Cholesterol Homeostasis in Isolated Lymphocytes: a Differential Correlation Between Male Control and Chronic Lymphocytic Leukemia Subjects

Document Type : Research Articles


1 KLE University, J N Medical College, Belagavi, Karnataka, India

2 Government Medical College, Haldwani Distt- Nainital, Uttarakhand. India

3 Department of Hematology, All India Institute of Medical Sciences, Ansari Nagar, New Delhi – 110029. India

4 Professor and Head, Department of Medical Oncology, All India Institute of Medical Sciences, Ansari Nagar, New Delhi – 110029. India

5 Department of Biochemistry, All India Institute of Medical Sciences, Phulwarisharif, Patna – 801505 . India.


Background: This study was performed to investigate any association between cellular cholesterol homeostasis and chronic lymphocytic leukemia (CLL). CLL is characterized primarily by an abnormal accumulation of neoplastic B cells in the blood, bone marrow, lymph nodes and spleen. Methods: Men aged >50 years participated in this study. Enzyme-based plasma lipid profile estimations, peripheral blood lymphocyte isolation, lysate preparations, SDS-PAGE, western blotting, dil-LDL uptake and ultracentrifugation were employed. Results: Our study demonstrated hypocholesterolemia in lymphocytic leukemia in addition to hyper-expression of LDLRs in leukemic lymphocytes. Breakdown of intracellular cholesterol homeostasis and failure to maintain the feedback mechanism normally processed by the transcription factor SREBP-2 in the cytoplasm was apparent. The presence of cholesterol in the nucleus was noted in leukemic lymphocytes. A comparison of cholesterol homeostasis between healthy controls and CLL subjects showed that cholesterol may contribute to lymphocytic leukemia. While plasma cholesterol levels decreased (p < 0.0005), hyper-expression of LDLR (p=0.0001), SREBP-2 (transcription factor of LDLR) (p=0.0001) and PBR (nuclear cholesterol channel protein) (p=0.016) was observed in lymphocytes isolated from CLL subjects in association with a significant increase in intracellular cholesterol in the nuclear (p=0.036) and cytoplasmic (p=0.004) compartments. Conclusion: This study provided insights into cholesterol homeostasis in CLL subjects regarding LDLR, SREBP-2 and PBR. Cholesterol may enter the nucleus through highly expressed PBR and may be involved in development of leukemia by influencing cell cycle mechanisms in the lymphocytes of CLL subjects.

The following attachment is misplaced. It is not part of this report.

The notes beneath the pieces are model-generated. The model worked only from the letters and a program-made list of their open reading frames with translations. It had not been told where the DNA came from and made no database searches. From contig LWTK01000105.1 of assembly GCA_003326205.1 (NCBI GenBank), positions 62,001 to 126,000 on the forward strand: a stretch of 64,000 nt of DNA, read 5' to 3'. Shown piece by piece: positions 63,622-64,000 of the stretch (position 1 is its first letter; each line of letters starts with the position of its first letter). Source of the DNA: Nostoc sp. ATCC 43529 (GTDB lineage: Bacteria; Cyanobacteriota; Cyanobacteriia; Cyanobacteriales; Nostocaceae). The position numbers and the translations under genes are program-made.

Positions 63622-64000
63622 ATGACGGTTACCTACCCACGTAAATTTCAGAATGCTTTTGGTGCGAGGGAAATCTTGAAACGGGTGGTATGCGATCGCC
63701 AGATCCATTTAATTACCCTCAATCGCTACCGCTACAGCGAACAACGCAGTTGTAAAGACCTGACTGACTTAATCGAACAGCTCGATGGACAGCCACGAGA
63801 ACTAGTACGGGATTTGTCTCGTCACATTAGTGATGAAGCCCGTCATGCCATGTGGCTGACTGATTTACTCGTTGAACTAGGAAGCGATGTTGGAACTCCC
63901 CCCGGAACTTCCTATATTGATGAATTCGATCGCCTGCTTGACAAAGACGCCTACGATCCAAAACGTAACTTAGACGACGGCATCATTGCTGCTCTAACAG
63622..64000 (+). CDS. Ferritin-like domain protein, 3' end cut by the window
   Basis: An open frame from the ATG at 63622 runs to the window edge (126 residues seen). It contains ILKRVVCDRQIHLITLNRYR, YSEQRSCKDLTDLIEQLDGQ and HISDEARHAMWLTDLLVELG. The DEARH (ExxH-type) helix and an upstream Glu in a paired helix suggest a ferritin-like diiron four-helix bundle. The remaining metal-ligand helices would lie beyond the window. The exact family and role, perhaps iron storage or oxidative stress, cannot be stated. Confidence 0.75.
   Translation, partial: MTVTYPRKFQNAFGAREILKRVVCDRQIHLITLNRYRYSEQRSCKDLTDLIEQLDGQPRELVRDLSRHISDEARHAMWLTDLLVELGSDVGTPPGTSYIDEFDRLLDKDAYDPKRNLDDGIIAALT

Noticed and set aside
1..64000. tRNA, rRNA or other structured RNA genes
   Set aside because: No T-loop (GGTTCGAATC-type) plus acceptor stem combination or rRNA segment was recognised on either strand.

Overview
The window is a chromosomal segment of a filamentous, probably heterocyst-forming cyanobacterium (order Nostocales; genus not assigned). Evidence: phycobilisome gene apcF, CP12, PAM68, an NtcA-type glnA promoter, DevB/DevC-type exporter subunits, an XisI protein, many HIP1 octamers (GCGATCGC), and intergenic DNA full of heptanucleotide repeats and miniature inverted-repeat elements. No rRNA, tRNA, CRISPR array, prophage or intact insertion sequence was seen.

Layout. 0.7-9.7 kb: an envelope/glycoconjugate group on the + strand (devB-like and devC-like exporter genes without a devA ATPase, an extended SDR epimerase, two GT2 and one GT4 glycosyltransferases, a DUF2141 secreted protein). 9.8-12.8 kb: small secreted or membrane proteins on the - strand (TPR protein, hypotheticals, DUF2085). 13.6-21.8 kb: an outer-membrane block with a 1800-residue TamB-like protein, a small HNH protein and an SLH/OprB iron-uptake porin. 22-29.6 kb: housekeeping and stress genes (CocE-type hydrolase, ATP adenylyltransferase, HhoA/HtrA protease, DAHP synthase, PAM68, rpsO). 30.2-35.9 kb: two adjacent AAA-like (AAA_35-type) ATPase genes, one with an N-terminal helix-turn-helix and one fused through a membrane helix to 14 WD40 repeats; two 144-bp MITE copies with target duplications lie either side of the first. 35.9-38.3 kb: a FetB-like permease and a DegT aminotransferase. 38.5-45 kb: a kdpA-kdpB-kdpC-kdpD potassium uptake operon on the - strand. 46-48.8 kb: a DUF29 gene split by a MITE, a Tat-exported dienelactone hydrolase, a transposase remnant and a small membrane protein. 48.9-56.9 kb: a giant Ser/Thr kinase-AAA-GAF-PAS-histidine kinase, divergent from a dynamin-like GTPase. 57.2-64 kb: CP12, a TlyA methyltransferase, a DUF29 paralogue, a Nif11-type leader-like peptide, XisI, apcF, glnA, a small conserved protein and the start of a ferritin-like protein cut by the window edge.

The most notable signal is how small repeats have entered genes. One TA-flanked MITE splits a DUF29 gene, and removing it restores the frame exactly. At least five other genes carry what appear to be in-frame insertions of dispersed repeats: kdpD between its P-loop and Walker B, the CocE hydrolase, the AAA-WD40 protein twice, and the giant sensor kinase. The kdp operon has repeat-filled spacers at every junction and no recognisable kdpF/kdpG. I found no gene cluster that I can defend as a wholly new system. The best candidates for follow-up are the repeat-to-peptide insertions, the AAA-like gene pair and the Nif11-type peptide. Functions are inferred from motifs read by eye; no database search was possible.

Main Subjects

Volume 18, Issue 1
January 2017
Pages 23-30
  • Receive Date: 23 August 2016
  • Revise Date: 26 December 2016
  • Accept Date: 16 February 2017
  • First Publish Date: 16 February 2017